The district court adopted the appropriate standard of preponderance of evidence in its determination that the defendant was competent to stand trial. While the district court did not have the benefit of the Cellier holding regarding burden of proof, it did not require the defendant to assume the burden of proof and based its decision upon all evidence presented. Our holding in Cellier is dispositive of the defendant’s first argument.
The defendant also contends that K.S.A. 22-3302 fails to honor an accused’s right to a meaningful hearing in that it does not require the district court to appoint a psychologist to evaluate the capacity of the defendant, nor does it require an adversarial hearing. The defendant suggests that the absence of these requirements makes the statute unconstitutional.
However, the defendant fails to present any authority holding that an adversarial hearing is required. In Medina v. California,505 U.S. 437, 451, 120 L. Ed.2d 353, 112 S.Ct. 2572 (1992), the Supreme Court held that the standard for assessing whether a
[ 263 Kan. 263 ]
State’s procedure for determining competency comports with due process is whether the procedure “affords the criminal defendant on whose behalf the plea of incompetence is asserted a reasonable opportunity to demonstrate that he is not competent to stand trial.” The Due Process Clause does not require a state to adopt one procedure over another on the basis that it may produce results more favorable to the accused. 505 U.S. at 451.
The framework provided by K.S.A. 22-3302 gives the defendant ample opportunity to so demonstrate. It allows the defendant or his counsel to raise the issue and requires a hearing at which time the defendant is allowed to present evidence to establish his incompetence. The fact that the hearing may not afford the defendant the opportunity to cross-examine court-appointed physicians does not detract from his opportunity to demonstrate his incompetence. We conclude that K.S.A. 22-3302 provides a defendant with a procedure which is adequate to protect his right not to be tried while incompetent. Therefore, it is not unconstitutional.
Did The District Court Err In Determining That The Defendant Was Competent To Stand Trial?
The defendant contends that the evidence demonstrated his incompetence and the district court abused its discretion in finding him competent to stand trial. A criminal defendant is incompetent to stand trial when, because of a mental illness or defect, the defendant is unable to understand the nature and purpose of the proceedings against him or her or where he or she is unable to make or assist in making a defense. K.S.A. 22-3301. On appeal, a reviewing court’s inquiry regarding the decision of a district court that a defendant is competent to stand trial is whether the trial court abused its discretion. State v. Peckham,255 Kan. 310, 325, 875 P.2d 257 (1994). Judicial discretion is abused where no reasonable person would take the view adopted by the trial court. If reasonable persons could differ as to the propriety of the action taken by the trial court, then it cannot be said that the trial court abused its discretion. State v. O’Neal,256 Kan. 909, 911, 889 P.2d 128 (1995).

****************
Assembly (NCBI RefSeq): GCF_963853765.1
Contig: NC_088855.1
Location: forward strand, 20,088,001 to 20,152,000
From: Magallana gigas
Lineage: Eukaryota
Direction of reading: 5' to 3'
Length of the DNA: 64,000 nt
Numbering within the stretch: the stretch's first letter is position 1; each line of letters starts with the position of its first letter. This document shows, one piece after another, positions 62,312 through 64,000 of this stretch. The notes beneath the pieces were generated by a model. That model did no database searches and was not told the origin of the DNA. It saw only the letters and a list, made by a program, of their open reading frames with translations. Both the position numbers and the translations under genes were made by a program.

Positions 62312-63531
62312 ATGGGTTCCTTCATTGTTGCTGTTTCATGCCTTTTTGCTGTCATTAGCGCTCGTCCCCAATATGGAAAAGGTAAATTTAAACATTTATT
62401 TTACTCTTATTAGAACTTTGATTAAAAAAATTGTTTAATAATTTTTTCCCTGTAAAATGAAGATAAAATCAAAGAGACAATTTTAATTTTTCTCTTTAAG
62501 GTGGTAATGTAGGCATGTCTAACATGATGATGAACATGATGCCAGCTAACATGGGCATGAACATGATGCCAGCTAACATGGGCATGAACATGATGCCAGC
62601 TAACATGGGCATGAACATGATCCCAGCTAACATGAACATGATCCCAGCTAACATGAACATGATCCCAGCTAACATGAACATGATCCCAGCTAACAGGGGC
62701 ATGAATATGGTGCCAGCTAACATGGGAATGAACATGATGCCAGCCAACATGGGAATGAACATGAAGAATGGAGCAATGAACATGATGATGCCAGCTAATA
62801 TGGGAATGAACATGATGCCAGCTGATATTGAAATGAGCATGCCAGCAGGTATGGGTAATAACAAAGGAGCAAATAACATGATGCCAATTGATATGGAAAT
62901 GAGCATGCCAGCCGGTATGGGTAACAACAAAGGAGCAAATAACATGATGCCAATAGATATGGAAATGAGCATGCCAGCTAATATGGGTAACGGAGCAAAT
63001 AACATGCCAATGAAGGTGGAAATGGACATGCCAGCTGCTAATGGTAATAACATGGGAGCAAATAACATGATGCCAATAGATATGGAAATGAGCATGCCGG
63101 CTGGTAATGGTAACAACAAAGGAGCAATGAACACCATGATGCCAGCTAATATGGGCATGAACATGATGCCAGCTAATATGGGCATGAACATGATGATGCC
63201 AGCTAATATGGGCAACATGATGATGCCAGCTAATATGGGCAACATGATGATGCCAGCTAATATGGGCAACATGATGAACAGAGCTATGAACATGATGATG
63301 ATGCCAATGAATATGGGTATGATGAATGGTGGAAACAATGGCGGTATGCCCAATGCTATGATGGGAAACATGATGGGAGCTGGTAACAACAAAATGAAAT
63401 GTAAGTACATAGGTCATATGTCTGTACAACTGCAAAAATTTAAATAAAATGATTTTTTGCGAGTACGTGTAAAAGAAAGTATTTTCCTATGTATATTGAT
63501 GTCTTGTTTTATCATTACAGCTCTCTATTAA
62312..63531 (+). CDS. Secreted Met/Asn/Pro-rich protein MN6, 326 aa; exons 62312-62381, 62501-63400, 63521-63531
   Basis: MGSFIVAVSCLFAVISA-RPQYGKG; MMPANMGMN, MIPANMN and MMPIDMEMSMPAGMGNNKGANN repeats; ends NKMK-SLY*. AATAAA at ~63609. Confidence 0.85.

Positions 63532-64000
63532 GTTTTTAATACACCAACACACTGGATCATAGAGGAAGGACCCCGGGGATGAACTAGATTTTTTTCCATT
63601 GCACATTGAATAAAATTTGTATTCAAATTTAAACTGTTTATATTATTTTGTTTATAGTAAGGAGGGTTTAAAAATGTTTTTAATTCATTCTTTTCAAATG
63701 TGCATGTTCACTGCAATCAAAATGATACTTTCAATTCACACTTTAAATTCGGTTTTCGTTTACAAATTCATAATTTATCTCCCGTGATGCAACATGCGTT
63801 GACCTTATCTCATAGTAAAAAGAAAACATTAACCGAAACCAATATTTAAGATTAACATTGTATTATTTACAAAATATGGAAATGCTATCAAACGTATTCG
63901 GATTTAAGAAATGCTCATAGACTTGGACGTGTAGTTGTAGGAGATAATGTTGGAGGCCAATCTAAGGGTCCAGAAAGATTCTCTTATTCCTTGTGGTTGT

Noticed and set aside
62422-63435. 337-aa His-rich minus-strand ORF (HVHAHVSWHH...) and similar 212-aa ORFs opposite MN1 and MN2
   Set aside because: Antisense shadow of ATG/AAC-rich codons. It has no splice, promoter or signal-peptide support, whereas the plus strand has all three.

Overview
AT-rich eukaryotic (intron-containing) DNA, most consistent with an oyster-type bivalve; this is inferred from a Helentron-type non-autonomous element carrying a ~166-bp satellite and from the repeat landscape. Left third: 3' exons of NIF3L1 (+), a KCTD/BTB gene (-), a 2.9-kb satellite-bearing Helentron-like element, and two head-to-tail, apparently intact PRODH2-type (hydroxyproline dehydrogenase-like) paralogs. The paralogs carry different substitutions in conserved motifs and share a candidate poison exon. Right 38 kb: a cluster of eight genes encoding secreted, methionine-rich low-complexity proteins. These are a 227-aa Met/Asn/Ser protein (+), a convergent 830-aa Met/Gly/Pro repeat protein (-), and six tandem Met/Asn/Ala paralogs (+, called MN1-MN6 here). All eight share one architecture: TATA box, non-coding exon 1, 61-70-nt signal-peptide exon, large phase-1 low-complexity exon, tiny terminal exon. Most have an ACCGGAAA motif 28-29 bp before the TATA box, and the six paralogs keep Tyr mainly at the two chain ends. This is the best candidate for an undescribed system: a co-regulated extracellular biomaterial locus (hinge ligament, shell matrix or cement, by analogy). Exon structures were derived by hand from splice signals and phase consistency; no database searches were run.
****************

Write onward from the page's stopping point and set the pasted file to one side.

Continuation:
[ 263 Kan. 264 ]
In this case, the district court held a hearing from December 22, 1995, to January 2, 1996, and continued that hearing to permit new evidence on January 22, 1996. During these competency hearings, the defense’s witness, Dr. Harrell, testified that the defendant was suffering from schizophrenia of the paranoid type, depressive disorder, and post-traumatic stress disorder with delayed onset, as well as dementia from a possible childhood head trauma. In Dr. Harrell’s opinion, the defendant was not competent to stand trial because he was preoccupied with delusions and would not be able to testify in a rational manner or assist in his defense. Dr. Harrell felt that the defendant might possibly feel paranoid and believe his attorney to be against him and, as a result, might withhold information from his attorney. Further, Dr. Harrell felt that the defendant’s borderline mental retardation would make it difficult for him to understand the courtroom proceedings.
However, when Dr. Harrell questioned the defendant with regard to his understanding of court proceedings, the defendant was able to relate the functions of many of the participants in the courtroom, including the function of the defense attorney.
Although Dr. Anderson was unable to render a professional opinion because the defendant refused to allow himself to be evaluated without counsel present, he testified that he was able to speak to the defendant and that the defendant was able to communicate in a normal manner and the defendant’s speech was logical. Dr. William LeVine, who was able to interview the defendant, testified that the defendant understood the legal process and was able to cooperate and answer questions in a coherent manner. In Dr. LeVine’s professional opinion, the defendant was competent to stand trial.
It is undeniable that the defendant has some mental problems. However, there is conflicting evidence on the question whether these problems would render him incompetent to stand trial. Both expert witnesses who testified indicated that the defendant had comprehension of the roles of the various participants in the trial and understood the crimes with which he was faced, as well as the possible ramifications of conviction of those crimes. As for his ability to help with his defense, the evidence indicated that the defendant